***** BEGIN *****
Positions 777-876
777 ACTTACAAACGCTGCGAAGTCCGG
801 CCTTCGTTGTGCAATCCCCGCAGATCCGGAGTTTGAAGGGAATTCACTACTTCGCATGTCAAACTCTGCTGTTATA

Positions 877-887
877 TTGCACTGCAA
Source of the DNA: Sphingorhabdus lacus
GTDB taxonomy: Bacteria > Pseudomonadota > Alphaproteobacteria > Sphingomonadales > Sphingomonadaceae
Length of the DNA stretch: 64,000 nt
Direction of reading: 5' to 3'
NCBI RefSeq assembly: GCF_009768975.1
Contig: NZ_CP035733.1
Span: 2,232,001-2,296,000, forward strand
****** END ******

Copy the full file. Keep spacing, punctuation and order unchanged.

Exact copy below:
Positions 777-876
777 ACTTACAAACGCTGCGAAGTCCGG
801 CCTTCGTTGTGCAATCCCCGCAGATCCGGAGTTTGAAGGGAATTCACTACTTCGCATGTCAAACTCTGCTGTTATA

Positions 877-887
877 TTGCACTGCAA
Source of the DNA: Sphingorhabdus lacus
GTDB taxonomy: Bacteria > Pseudomonadota > Alphaproteobacteria > Sphingomonadales > Sphingomonadaceae
Length of the DNA stretch: 64,000 nt
Direction of reading: 5' to 3'
NCBI RefSeq assembly: GCF_009768975.1
Contig: NZ_CP035733.1
Span: 2,232,001-2,296,000, forward strand